What to do if a check made to you is stolen or cashed out by someone else? | Q&A

What to do if a check made to you is stolen or cashed out by someone else? 

I traded my car in at a dealership in New Jersey and was told that I would get a refund in the mail for the GAP insurance paid. I received a letter from the insurance company telling me that the money was refunded to the dealership and they should have sent me a check for $600.

Since I hadn’t received it, I called the dealership and they told me that the check was cashed. After getting a copy of the check, we could see that it was definitely not my signature.

They told me it looks like it was cashed at a check cashing place and they contacted the bank that issued the check to do the investigating. The check was made out to me and had both my name and address on the front.

Why do I have to wait for the investigation to be completed before I get the $600 replaced? It’s not my fault the check was obviously stolen. Also how could someone cash a check made out to me since they obviously had no ID that matched my name?


The dealership should not be delaying payment to you. And they know it. They have recourse against their bank and you, as their customer, should not have to wait a single day longer for a check to be re-issued and delivered to you.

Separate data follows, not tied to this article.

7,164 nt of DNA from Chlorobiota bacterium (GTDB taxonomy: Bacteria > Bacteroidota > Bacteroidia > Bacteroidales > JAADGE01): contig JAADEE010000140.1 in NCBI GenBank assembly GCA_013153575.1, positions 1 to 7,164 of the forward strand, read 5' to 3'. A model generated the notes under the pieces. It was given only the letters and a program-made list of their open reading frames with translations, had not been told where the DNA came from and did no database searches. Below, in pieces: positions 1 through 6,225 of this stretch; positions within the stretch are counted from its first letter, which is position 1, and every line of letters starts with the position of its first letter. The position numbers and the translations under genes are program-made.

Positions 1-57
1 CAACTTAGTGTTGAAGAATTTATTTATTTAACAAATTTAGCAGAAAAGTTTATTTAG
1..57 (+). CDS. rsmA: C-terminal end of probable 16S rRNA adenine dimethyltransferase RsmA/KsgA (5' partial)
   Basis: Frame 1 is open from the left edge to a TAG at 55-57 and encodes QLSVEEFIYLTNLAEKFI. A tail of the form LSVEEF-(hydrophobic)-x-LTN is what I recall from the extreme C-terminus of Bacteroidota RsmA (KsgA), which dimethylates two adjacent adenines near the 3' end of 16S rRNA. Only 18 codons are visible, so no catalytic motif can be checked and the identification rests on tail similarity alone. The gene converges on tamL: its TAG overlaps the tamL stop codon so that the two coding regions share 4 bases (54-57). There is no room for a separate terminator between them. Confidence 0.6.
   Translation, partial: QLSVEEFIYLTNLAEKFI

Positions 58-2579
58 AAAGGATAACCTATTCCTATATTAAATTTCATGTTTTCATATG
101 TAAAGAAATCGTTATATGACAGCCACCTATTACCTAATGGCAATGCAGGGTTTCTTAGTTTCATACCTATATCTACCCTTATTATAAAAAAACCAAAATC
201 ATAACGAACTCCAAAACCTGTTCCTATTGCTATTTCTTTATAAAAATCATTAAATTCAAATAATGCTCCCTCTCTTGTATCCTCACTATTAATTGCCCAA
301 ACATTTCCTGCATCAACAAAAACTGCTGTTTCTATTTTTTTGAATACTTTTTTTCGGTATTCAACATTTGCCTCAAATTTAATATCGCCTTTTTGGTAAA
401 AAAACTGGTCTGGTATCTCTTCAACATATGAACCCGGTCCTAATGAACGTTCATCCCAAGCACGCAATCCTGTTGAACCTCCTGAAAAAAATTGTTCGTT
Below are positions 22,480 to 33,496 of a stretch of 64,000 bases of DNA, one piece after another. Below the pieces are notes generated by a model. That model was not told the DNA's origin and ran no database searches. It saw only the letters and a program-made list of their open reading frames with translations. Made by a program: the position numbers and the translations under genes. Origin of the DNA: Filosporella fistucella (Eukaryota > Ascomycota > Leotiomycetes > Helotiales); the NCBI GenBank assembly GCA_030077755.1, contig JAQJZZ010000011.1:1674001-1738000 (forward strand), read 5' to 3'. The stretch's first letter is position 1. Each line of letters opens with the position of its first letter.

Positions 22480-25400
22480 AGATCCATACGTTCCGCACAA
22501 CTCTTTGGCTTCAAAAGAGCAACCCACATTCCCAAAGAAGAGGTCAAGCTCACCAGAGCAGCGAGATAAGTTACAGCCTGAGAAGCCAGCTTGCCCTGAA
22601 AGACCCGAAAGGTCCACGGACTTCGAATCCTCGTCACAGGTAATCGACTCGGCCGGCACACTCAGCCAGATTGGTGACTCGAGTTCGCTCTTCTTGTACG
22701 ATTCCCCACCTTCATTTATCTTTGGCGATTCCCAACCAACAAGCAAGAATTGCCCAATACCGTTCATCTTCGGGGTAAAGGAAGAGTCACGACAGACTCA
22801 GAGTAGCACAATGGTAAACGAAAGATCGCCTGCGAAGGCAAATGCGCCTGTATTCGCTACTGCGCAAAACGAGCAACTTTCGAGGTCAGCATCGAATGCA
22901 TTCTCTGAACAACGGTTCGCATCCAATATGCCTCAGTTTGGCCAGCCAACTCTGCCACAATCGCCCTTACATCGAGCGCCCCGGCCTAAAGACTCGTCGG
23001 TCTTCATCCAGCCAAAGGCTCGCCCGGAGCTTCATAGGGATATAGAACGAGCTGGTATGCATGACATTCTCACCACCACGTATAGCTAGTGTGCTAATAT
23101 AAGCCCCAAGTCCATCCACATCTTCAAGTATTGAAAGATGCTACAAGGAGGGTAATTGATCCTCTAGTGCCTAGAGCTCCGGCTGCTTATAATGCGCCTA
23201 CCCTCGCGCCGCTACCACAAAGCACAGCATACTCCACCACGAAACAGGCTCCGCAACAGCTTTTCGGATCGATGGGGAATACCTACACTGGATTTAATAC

Here is what your situation looks like legally:

In your case, a thief grabs a check meant for you (the payee), forges your signature (indorsement) and deposits the check in a bank that presents it and obtains payment. Under the Uniform Commercial Code, the check was not properly payable. Because the check was payable to your (the payee) order, your signature was necessary for any further negotiation of the instrument. The thief ’s forgery is not the payee’s (you) signature and cannot pass title to the instrument.

The payor bank must recredit the drawer’s account. In this instance, however, the payor bank has a remedy. The presenting bank breached the warranty that it was a person entitled to enforce the instrument, the warranty of good title. § 4-208(a)(1). The payor bank can shift the loss to the presenting bank, which will be left with its claim against the thief.


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